The National Geospatial-Intelligence Agency has created a new chief technology officer position, as a way to change how it pursues new technologies and innovation.
While a CTO is a new position at NGA and not the federal government writ large, the role and placement within NGA hierarchy is different, the new CTO Anthony Vinci told C4ISRNET in an interview.
The CTO reports directly to the director and the deputy director as opposed to the chief information officer.
NGA has been a robust adopter of automation and technology within the government in order to help reduce the burden on its analysts, but a variety of culture and policy hurdles inside and outside the government persist.
Vinci serves a few primary roles with his position: chief technology adviser to the director and deputy director to help them understand technology trends in the commercial sector; chief evangelist who champions technology inside and outside the agency; and tackling technology transformation in the agency that might require cross cutting approaches to implement and adopt.
Vinci said he is pushing for greater adoption of artificial intelligence and automation.
“There’s just no possible ways that human beings alone can ingest, digest analyze all the information that are at our fingertips right now so we have to adopt AI and automation technologies,” he said, adding there are substantial cultural issues related to such widespread adoption.
“There are workforce issues that have to be addressed, training, recruitment, new work flows, new processes in order to take advantage of those technologies, it’s not just adding an icon to a desktop,” he said. “It’s a fundamentally new way to work with technology when you start using … machine learning.”
The agency itself has set a goal to automate 75 percent of functions within five years, which will allow analysts to focus on things like anticipatory analysis without being bogged down with too much.
Vinci explained he went on a “listening tour” to understand what the operational community needs. By understanding what the operators need and what commercial technologies exist today, he can go back to the agency and better understand out how to deliver them.
One of the other big tasks Vinci is undertaking is spearheading public-private partnerships and trying to work with commercial industry in new and different ways.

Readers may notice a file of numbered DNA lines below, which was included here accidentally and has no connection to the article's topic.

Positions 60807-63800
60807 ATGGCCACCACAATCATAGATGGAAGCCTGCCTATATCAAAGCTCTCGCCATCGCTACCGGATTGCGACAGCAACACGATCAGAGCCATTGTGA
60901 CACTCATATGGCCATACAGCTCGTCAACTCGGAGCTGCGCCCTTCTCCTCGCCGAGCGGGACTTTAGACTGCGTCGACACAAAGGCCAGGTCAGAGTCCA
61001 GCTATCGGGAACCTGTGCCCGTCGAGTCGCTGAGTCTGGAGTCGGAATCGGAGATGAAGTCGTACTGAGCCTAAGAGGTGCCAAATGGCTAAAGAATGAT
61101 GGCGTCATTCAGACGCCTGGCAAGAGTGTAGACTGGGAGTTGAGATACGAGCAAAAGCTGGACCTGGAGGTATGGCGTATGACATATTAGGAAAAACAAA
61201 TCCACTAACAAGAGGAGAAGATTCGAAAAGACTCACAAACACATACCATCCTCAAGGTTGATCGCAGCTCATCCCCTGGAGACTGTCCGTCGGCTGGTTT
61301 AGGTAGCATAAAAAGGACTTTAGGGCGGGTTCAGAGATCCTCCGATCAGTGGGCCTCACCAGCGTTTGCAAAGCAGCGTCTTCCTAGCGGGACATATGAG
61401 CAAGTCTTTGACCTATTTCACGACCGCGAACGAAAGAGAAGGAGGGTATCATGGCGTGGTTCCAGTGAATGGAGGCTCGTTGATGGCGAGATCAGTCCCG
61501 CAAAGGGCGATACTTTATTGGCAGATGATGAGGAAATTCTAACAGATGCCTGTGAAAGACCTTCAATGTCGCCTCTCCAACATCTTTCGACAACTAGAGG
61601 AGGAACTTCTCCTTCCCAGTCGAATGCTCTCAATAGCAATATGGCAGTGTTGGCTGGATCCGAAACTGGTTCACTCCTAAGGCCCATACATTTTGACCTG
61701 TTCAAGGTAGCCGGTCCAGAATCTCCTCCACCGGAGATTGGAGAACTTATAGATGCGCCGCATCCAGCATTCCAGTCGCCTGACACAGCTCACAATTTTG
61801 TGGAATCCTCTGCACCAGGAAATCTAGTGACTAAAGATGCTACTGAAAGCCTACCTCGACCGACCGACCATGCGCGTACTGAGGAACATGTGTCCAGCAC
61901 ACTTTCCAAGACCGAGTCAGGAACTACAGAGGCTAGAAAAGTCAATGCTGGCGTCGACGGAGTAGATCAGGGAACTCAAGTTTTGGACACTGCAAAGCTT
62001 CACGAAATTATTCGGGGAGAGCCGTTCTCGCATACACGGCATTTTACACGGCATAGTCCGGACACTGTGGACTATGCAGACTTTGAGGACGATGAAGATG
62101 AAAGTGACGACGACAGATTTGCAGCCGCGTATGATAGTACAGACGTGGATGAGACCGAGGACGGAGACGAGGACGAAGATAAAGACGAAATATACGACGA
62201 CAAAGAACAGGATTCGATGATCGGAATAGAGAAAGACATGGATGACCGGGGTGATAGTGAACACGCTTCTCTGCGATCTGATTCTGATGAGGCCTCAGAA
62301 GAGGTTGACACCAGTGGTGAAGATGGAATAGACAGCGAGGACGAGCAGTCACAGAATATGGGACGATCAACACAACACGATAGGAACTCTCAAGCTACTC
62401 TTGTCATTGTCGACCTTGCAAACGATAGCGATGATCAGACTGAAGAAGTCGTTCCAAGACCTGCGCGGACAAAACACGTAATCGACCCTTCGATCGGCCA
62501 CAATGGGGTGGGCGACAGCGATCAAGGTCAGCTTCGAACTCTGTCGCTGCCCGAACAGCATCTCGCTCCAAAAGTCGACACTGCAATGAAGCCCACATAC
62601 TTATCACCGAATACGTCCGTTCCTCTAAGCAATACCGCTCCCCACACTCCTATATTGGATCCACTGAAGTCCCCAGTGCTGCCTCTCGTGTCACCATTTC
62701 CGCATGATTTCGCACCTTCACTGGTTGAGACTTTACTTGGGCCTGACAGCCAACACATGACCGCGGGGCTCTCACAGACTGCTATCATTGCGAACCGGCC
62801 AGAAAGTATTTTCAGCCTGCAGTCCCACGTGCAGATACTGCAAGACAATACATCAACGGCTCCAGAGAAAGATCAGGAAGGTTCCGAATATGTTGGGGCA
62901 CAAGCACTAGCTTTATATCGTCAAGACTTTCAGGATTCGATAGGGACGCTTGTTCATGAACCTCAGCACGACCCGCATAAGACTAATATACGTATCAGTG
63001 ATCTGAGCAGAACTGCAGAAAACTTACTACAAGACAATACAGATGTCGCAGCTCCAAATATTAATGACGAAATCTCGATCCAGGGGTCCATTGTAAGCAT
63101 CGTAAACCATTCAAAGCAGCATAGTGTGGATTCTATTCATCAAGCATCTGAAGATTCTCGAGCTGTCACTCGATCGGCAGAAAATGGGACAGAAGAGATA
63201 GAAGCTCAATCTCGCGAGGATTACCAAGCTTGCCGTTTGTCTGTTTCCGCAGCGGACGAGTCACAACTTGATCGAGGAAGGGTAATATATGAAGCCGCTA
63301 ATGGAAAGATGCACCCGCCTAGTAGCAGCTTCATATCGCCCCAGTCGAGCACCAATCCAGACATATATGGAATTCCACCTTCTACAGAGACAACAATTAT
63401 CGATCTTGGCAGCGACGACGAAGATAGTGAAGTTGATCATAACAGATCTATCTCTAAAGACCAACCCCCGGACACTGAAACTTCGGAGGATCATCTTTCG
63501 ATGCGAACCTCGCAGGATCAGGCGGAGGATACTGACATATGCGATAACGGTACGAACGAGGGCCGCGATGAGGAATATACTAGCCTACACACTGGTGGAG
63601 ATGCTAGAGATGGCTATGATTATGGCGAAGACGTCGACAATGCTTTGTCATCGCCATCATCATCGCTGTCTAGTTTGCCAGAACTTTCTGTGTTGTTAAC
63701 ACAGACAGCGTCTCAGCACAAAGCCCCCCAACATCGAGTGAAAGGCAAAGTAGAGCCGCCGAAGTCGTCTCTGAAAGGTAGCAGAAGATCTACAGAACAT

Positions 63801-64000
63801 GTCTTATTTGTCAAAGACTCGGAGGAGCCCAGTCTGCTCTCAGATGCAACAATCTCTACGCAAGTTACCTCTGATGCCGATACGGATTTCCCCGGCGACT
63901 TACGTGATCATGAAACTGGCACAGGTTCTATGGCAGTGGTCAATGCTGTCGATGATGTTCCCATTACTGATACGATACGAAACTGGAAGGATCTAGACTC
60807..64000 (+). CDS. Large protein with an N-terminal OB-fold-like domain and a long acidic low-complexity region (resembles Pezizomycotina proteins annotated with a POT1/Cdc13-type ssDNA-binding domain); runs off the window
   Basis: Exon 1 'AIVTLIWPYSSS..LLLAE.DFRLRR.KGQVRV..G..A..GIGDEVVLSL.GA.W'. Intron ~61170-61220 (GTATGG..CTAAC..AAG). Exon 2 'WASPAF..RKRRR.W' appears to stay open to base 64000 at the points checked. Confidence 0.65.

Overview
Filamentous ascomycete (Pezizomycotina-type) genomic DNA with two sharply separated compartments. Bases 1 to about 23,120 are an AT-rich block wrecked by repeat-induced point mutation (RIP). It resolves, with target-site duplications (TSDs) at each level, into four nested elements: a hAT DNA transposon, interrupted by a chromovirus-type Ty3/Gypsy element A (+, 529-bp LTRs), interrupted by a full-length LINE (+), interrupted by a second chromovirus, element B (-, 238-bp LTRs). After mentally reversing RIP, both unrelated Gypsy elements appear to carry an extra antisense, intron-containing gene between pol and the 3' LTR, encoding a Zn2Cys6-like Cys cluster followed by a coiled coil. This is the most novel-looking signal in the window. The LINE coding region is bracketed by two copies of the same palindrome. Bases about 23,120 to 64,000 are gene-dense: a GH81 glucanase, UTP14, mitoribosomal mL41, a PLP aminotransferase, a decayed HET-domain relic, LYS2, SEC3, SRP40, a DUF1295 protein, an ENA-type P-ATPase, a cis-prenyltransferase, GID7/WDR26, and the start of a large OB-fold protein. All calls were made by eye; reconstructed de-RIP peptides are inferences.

While NGA has worked with commercial industry for many years, what has changed is the need to partner with nontraditional partners and technology firms in Silicon Valley. But to do that requires a different approach, he said.
The technology sphere moves extremely fast and the current procurement cycle does not always facilitate that. For example, Vinci said an algorithm that could be valuable might be useless in six weeks because it was overtaken by something better.
“To move that quickly to adopt technology that quickly not just to try and prototype but actually to put it into production and use for operational purposes demands that you have to be able to move that quickly and go from contracting to test and evaluation to usage in an operation setting in a matter of weeks, not days,” he said.
“To do that, again like I was saying, you need to bring together a lot of pieces in a way that we traditionally haven’t always done where we could take months or even years of time to adopt technology.”
One way he’s helping to foster and instill these nontraditional practices is setting up some bureaucracy, something that many think is the antithesis of the Silicon Valley model.
“It seems strange, but we actually need some bureaucracy and process around adoption and around incubation of technology development of demos and prototypes and then turning those demos and prototypes … into operational capabilities,” Vinci said.
NGA has created an Office of Ventures and Innovation to help set standards and processes to take new commercial technology through government development for test, evaluation and funding, eventually putting it through workflows and standard practice.